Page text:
READY FOR A GOOD RUN — Riders got set to ride the trails, which thousands of Western New Yorkers will do, this season. Journal file photo.
SPRINGVILLE — The snowmobiling season is underway in Western New York, as one of the most popular sports in the area opened its trails on Dec. 18. The season was off to a snowy start, as more than 3 feet of snow fell in some locations, but the recent warm-up has put a slight damper on the early-season snowfall.
Snowmobile enthusiasts in the area must take the proper safety precautions, before hitting the trails this winter season, to ensure that they have safe travels, according to a local club president.
“One of the most important things for riders is to make sure that they are riding on marked trails, and that the trails are open,” said Southern Tier Snow Drifters Club President Ross Moritz.
“Every club has a website that is updated daily; it will give information on whether or not trails are open, in certain areas. They provide trail conditions and other safety tips, to help riders out, before they hit the trails.”
Even though the snowmobiling season officially opened on Dec. 18, there must be certain conditions, in order for trails to be open continuously.
There must be at least 6 inches of snow and the ground must be frozen, to ride any trails in Erie County. Riders must always check one of those sites before hitting the trails, to make sure conditions are safe for riding, several riders noted.
“We encourage riders to do their research, before they go out and ride. It’s very important to ensure their safety,” said Holland Snorascals Snowmobile Club President Tim Beechler.
“Too many times people just assume, because the trails open on Dec. 18, that they’re good to go riding, and that’s not the case, all the time. The trails have to be safe for riding and that’s up to each club to determine. We have to get the trails marked and set for riding, before we can open them to the public, so its important that people are aware,” Beechler explained.
“All of the clubs have websites that are up-to-date, and many clubs now have Facebook pages, as well.”
Each year, thousands of riders give snowmobiling a try, in Western New York. New York state offers training courses for snowmobilers older than 10 years. The courses provide fundamental information for all snowmobilers who plan to hit the trails.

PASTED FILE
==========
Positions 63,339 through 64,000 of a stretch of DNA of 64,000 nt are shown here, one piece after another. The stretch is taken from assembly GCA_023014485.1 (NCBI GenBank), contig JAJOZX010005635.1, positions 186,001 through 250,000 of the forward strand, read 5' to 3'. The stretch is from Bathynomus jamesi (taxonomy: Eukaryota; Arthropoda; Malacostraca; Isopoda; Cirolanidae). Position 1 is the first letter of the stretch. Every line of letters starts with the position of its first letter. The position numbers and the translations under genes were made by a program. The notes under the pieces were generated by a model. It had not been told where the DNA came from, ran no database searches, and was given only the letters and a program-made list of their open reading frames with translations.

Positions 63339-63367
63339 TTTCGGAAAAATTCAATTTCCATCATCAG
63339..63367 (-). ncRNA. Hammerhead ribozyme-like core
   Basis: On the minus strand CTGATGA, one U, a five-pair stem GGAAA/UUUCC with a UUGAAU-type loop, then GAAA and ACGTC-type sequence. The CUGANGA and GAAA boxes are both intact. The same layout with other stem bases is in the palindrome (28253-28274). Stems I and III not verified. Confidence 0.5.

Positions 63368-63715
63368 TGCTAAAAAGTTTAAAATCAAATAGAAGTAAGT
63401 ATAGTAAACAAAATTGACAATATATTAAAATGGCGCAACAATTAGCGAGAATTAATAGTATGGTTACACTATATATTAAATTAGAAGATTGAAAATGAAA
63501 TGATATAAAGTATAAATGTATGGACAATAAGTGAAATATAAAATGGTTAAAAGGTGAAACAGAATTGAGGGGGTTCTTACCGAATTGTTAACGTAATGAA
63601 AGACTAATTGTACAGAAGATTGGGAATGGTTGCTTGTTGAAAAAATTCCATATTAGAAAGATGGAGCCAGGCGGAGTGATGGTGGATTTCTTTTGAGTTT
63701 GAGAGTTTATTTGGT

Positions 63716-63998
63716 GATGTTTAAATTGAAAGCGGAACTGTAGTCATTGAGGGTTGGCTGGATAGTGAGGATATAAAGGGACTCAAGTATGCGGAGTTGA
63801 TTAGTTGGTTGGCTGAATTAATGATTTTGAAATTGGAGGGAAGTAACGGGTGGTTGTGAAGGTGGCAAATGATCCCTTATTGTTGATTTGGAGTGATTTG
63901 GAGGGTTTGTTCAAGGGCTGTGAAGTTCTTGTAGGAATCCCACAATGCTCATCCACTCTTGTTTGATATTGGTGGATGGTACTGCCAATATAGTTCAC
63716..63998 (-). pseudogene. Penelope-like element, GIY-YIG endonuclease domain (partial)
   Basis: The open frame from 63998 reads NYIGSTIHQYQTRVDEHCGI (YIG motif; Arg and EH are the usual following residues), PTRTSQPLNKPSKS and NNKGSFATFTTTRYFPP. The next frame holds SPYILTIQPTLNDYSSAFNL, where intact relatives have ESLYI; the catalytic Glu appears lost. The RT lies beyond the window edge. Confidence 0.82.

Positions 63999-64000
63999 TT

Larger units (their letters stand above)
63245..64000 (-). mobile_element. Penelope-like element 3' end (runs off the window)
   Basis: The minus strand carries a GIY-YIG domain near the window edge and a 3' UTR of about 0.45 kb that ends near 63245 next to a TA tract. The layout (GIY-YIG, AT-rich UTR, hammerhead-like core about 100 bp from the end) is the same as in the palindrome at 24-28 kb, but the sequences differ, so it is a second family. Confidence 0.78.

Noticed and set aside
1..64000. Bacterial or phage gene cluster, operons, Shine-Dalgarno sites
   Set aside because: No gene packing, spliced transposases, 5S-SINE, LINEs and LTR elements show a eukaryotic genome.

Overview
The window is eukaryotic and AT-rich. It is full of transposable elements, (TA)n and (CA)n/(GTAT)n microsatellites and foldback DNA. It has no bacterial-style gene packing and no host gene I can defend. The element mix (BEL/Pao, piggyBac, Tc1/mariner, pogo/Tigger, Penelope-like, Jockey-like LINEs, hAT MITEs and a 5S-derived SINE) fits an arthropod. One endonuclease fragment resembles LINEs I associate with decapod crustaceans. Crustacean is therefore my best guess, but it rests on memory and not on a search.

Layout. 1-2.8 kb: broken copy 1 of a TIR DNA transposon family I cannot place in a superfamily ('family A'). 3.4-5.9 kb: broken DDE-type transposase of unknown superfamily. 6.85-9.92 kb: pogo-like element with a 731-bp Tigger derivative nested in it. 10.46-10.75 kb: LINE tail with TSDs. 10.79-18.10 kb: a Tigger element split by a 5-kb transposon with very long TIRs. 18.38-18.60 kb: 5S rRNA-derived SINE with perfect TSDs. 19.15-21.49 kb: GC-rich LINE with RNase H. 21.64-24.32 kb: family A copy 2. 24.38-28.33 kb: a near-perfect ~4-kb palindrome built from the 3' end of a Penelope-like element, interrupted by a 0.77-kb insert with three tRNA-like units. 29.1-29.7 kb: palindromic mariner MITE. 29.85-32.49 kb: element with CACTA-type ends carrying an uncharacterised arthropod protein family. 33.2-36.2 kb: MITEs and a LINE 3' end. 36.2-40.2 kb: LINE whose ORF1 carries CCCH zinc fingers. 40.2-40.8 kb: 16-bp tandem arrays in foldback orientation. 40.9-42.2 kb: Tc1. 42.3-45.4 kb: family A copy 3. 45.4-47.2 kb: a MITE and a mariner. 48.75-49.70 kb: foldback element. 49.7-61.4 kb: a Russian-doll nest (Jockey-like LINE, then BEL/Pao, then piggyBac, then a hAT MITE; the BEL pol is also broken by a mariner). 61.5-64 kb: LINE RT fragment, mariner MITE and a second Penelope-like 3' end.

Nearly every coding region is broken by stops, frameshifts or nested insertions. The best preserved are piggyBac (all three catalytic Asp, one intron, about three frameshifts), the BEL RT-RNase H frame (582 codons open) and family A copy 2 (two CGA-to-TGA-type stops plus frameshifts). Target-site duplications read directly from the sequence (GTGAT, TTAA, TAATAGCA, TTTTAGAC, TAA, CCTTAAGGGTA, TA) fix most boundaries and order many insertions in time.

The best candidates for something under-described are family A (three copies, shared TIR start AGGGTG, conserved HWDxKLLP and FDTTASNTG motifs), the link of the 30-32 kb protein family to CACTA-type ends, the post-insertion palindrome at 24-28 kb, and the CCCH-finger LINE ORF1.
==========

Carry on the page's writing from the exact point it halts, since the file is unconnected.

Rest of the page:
Children between the ages of 14 and 17 years old can operate snowmobiles on public trails, as long as they have completed the proper training courses required by New York state. Children between the ages of 10 and 13 may only operate a snowmobile on land that is owned or leased by their parent or guardian.
“Safety courses are offered every year, and they are required for first-time riders and recommended for all riders,” said Moritz. “The courses are the best way to ensure complete safety, when riding and operating a snowmobile. There are a variety of different courses that are offered, to help assist riders of all types.”
Snowmobiling is not only a recreational sport, but has a large impact on the New York state economy.
In a 2012 study done by the State University of New York at Potsdam Institute for Applied Research, it was determined that snowmobiling brings in an economic impact of $868 million, annually. The New York State Snowmobile Association sponsored the research.
“It’s pretty amazing, when you hear the statistics,” said Moritz. “To bring in over $850 million annually is great for the area. Western New York is one of the most involved areas, throughout the state. Particularly Erie County, which has about 130,000 snowmobile registrations, each year. Erie County also has more registrations than any other county in New York state. So, you can definitely see that snowmobiling is a big part of the community, around here.”
All of the clubs throughout Erie County have their own websites, which can be found at www.wnysnowtrails.com
, the home of The Federation of Erie County Snowmobile Clubs.
Visit any of the websites for more information regarding trail conditions and safety tips about the upcoming season.